Features

In the Director’s Chair

Photo of Susanna Fogel

Susanna Fogel ’02 flanked by Kate McKinnon ’06 (left) and Mila Kunis on set.

Hopper Stone / SMPSP

It’s 2 p.m. on a Friday at the Café Tropical in the Silver Lake section of Los Angeles. Susanna Fogel ’02 sits in the same off-beat bohemian Cuban coffee shop that’s seen her through hundreds of script-writing sessions, along with the creative highs (scripts sold) and lows (but never produced) that characterized much of her early career.

This time is different, though. Fogel hasn’t brought her laptop. She’s wearing jeans and a T-shirt with a watermelon on it, and she’s just here to get her favorite café con leche before going roller skating. Why not enjoy the day when you’ve just directed one of the summer’s most anticipated movies?

Photo of Susanna Fogel and Justin Theroux

Fogel with Justin Theroux, who also stars in the film, on set.

Attila Szvacsek

That movie is The Spy Who Dumped Me, starring Mila Kunis and Kate McKinnon ’06, and set for release August 3. Fogel, who also co-wrote the film, describes the plot as “Broad City meets Bourne” — an action comedy that follows two friends as they stumble unwittingly into an international conspiracy. Producers are hoping it’ll be this year’s Trainwreck or Girls Trip, which — if you missed them — were R-rated, female-driven summer comedy hits.

In many ways, The Spy Who Dumped Me is a quintessential Fogel production. Relationships figure prominently in much of her work, dating back to her first short film, For Real, which was about three teenage girls who purport to be best friends, but talk trash and conspire against each other whenever one of them leaves the room; the film landed a spot in the prestigious Toronto International Film Festival when Fogel was just 14. More recently, her big-screen directorial debut, 2014’s Life Partners, was loosely based on her real-life relationship with close friend and writing partner Joni Lefkowitz.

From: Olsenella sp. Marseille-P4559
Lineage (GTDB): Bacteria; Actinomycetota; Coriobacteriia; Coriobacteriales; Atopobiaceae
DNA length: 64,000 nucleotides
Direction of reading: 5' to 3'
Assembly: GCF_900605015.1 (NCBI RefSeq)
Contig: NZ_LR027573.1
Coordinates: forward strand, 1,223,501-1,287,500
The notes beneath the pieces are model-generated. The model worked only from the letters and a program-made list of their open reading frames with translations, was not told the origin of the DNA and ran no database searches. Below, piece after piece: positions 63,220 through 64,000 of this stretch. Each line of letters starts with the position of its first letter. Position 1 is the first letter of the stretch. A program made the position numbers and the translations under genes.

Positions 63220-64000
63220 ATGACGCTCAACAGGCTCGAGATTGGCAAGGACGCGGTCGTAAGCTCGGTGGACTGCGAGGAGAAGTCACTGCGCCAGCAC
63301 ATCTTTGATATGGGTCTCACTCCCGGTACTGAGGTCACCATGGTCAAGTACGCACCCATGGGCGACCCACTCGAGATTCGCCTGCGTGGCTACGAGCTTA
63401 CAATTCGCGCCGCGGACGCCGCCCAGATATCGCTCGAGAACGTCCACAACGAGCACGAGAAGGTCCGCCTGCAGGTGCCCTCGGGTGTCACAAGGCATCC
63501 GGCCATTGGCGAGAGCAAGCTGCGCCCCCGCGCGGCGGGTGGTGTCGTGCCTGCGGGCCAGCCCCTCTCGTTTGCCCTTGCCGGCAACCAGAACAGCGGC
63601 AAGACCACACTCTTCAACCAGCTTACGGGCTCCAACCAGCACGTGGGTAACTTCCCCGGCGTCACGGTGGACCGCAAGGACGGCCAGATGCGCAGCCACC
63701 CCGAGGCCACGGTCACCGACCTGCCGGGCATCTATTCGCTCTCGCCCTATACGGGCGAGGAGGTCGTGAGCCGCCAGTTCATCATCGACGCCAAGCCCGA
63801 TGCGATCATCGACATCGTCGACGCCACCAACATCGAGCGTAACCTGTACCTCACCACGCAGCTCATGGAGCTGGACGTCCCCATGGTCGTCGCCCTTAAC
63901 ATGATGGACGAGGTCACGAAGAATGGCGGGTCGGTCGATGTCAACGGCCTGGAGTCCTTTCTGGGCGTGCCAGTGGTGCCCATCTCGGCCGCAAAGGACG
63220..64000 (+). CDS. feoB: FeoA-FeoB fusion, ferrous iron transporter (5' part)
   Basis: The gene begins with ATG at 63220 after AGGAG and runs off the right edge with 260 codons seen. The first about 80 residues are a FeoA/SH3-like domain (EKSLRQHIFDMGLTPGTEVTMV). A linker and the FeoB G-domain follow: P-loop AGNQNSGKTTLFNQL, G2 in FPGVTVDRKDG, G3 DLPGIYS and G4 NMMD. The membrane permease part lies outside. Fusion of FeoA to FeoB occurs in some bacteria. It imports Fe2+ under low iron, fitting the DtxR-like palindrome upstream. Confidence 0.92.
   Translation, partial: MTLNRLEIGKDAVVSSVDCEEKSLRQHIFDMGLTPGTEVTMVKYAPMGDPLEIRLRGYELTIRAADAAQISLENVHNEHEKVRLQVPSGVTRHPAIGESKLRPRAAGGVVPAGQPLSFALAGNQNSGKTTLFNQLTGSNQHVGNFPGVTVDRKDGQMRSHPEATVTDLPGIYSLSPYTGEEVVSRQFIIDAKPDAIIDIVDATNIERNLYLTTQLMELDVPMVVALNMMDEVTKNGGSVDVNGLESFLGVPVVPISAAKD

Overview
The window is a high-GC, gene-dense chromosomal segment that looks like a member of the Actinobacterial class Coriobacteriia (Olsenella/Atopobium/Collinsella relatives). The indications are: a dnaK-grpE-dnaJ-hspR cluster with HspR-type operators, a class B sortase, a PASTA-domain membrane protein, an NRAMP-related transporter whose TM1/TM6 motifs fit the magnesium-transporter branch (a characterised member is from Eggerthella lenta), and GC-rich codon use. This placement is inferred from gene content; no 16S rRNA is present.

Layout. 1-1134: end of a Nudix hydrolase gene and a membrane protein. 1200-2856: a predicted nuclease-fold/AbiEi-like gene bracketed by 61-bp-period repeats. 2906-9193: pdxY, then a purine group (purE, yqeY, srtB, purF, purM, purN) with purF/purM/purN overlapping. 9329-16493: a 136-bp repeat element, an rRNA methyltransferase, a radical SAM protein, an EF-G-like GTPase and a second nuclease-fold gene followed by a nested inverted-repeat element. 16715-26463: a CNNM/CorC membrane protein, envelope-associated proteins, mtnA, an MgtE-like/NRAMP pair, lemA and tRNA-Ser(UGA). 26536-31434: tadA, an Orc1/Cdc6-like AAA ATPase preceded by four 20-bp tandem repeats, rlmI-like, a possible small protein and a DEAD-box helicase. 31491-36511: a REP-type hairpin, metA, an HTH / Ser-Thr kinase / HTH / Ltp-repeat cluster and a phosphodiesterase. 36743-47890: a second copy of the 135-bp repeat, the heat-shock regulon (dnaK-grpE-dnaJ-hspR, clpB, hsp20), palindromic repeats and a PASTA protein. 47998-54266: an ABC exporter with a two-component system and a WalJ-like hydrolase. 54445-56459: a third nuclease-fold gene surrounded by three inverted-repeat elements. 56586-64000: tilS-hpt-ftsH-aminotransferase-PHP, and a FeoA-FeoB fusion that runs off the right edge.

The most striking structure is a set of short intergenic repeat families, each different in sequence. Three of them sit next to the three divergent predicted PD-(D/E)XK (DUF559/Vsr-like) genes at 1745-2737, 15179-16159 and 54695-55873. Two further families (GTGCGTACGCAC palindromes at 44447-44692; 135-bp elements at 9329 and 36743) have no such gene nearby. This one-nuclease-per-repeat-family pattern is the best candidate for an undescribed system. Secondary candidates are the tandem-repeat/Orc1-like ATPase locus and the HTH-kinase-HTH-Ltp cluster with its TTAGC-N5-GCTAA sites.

“There are so many relationships that matter in our lives that aren’t just romantic. And it’s become important for me to show those,” Fogel says. “That is, to me, more universal these days than finding people who are happily married. One thing that every woman I know has is a best friend, and I’m more interested in those relationships than the fairytale about meeting the perfect guy.”

Fogel’s road to the big screen started in Providence, R.I., where her parents were both on the faculty at Brown. Her father, Dr. Barry Fogel, is a neuropsychiatrist and professor and her mother, Margaret Selkin Fogel Ph. D. BC’68, is a psychologist. Fogel spent the summer before her senior year at the College as a researcher for screenwriter James Schamus while he produced and wrote the Ang Lee-directed Hulk. (She recalls reading Core books in Butler to help connect western philosophy with Lee’s eastern philosophical roots.) She also helmed the Varsity Show in 2001, a “life-defining” experience that she says helped her to enjoy the collaborative production process.

Photo from the movie "The Spy Who Dumped Me"

McKinnon as “Morgan” and Kunis as “Audrey.”

Hopper Stone / SMPSP

Fogel moved to Los Angeles the day of her graduation. She held a series of “demeaning temp jobs” and wrote scripts virtually every night, often with Lefkowitz, whom she befriended at a writing class shortly after the move. By 2006, the pair had a manager who helped get several of their scripts purchased. It was the beginning of a string of nearly a dozen almost-produced projects, including a few with big names attached (Evan Rachel Wood, Sigourney Weaver, Sarah Jessica Parker).

For a while, supporting herself as a writer created an illusion of success, Fogel says. “But if you’re a filmmaker who really wants to see things come together, it starts to gnaw at your soul that you write these things and then a studio owns them. The whims of their business dictate whether your movie gets made.”